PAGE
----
How to know if your clothing is ethical
Posted: Aug 27 2019
Help! I just bought something. How do I know if it was ethically made?
I'm sure we've all been there– strolling through a store or clicking through an online shop, not really looking for anything in particular when bam! something catches your eye and you know you *have to* have it. It might already be in your cart or even in your closet before a pang of guilt hits you and you think something like, "Did I just buy something that came from a sweatshop? Or a factory that pollutes the air and local waterways? Was an animal killed for this? Was this made by a child?!"
Of course, the best thing to do is not to buy things like this in the first place. But we're only human, and we can be impulsive sometimes. I get it.
Here are some easy steps to take to find out if your clothing is ethical.
1- Look online
The first thing you need to know is that ethical companies are proud to be the way they are. Because of this, they will make it easy to find the information you are looking for. They probably mention their efforts right on the About page on their website, or have a dedicated page to sustainability or their impact.
If you don't easily find what you're looking for on their site or by Googling, you may start to get suspicious.
2- Use an app
That's where it comes in handy to use an app, like Good On You. They've done the hard research already and have rated thousands of brands on a 5 tier scale, from "We avoid" to "Great." They take into account the brand's impact on people, planet, and animals.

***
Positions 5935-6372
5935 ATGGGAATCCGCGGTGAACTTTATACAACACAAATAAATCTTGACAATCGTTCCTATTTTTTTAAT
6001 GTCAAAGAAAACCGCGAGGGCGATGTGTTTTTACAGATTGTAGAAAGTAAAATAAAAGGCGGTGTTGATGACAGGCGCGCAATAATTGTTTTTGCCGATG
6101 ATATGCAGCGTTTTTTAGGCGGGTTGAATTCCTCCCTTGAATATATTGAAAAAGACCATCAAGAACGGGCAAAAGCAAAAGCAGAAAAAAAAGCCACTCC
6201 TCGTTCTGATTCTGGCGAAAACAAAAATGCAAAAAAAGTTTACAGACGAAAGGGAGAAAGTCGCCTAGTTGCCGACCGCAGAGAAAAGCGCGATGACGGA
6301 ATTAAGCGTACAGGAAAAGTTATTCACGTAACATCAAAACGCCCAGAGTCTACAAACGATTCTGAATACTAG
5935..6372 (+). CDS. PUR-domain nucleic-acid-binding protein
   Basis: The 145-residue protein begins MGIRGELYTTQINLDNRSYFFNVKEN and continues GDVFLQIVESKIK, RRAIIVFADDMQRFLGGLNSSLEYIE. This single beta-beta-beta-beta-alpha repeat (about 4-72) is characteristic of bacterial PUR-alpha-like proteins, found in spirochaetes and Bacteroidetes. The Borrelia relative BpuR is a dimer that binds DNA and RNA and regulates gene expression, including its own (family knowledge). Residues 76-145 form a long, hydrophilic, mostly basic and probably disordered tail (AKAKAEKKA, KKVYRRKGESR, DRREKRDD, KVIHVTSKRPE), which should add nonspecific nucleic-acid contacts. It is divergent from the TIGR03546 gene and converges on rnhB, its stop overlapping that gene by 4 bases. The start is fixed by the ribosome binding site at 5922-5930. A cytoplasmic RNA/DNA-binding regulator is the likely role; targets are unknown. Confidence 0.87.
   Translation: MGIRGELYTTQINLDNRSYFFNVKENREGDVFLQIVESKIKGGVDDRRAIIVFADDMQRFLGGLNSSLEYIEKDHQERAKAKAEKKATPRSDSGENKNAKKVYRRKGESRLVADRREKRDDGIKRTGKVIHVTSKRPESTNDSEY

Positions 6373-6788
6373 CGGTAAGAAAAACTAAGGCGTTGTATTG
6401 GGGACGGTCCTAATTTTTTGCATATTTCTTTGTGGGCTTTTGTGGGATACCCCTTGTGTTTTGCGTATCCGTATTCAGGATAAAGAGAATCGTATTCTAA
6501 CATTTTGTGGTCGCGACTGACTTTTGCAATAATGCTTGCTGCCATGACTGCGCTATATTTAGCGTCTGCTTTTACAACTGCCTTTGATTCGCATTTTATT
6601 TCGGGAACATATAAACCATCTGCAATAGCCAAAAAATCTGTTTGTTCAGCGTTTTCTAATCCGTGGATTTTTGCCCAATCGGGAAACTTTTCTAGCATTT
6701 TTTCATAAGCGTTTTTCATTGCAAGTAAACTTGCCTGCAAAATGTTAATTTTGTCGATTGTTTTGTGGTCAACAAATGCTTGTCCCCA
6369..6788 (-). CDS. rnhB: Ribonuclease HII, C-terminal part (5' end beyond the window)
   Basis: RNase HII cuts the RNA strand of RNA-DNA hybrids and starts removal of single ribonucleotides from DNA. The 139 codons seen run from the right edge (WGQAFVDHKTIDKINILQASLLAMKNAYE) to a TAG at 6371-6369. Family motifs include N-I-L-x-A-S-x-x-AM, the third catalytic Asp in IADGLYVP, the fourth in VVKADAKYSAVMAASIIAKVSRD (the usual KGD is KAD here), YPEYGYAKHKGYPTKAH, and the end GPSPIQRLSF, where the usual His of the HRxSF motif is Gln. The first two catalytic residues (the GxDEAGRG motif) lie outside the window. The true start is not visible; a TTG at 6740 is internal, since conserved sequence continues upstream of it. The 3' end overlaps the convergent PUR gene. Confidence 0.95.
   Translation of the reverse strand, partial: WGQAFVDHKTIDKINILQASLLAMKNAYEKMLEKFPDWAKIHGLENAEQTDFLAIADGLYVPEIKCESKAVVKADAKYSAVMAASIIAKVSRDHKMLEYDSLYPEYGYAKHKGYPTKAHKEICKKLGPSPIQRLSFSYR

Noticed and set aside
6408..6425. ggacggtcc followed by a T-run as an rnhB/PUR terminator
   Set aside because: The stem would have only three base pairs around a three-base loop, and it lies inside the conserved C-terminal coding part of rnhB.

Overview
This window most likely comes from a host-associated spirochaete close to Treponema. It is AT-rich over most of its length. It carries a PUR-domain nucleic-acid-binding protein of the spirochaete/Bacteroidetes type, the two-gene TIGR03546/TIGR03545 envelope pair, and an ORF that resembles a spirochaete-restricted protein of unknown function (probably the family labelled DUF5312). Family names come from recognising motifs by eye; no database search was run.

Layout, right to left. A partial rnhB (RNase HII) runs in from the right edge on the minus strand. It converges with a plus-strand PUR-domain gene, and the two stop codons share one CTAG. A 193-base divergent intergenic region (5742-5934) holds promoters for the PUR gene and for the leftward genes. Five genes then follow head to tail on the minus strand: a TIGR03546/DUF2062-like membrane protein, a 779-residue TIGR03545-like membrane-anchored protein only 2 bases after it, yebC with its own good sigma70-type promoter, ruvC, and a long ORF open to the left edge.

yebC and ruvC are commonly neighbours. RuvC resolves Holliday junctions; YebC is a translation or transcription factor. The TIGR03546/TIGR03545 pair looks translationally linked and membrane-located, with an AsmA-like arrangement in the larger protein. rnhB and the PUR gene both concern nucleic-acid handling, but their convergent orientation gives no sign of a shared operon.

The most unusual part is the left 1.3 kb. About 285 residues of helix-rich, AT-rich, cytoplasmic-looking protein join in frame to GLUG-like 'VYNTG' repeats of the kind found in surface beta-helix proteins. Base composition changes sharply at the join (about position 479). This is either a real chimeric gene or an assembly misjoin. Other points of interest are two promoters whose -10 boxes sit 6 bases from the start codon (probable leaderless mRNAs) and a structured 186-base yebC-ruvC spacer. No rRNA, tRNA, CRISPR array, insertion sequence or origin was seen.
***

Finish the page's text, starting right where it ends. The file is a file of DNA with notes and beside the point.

3- Engage on social media
If you can't find your brand, and really want to get to the bottom of it, you can try reaching out to them on social media. Fashion Revolution started a popular campaign after the tragedy of the Rana Plaza garment factory collapse in 2013, called #WhoMadeMyClothes. They encourage customers to post the question and tag the brand. A brand's response, if any at all, can be very telling.
Beware of Greenwashing
Now, I should warn you about Greenwashing, which is what certain brands resort to to clean up their public perception. Greenwashing is when a brand makes a really big deal out of one campaign or collection that is, on the surface, eco-friendly, and hopes that you forget about the entire rest of their business which is decidedly less so. But you're a smart cookie, and you know better!
Now, if what you learn about your newly purchased clothes doesn't delight you, here's my advice:
First of all, don't throw out this new piece of clothing, even if its provenance makes you uncomfortable. Anything you do with it is better than sending it to the dump.
It is yours now, so take responsibility for it. Wear it, love it, and keep it in good shape. Make it worth it that you bought it by making it a staple of your wardrobe. Don't just replace it with the next thing.
If this seems hard, let that be a lesson you take with you when you go shopping. Remember, fast fashion has tried to program us to believe clothing is disposable. (It's not.)
If everyone simply took ownership of all their clothes, not tossing them out as soon as they stopped sparking joy, we'd have much less textile waste, more functional, streamlined closets, and fast fashion wouldn't be what it is today.
Pictured: the Portmanteau jacket in Forest.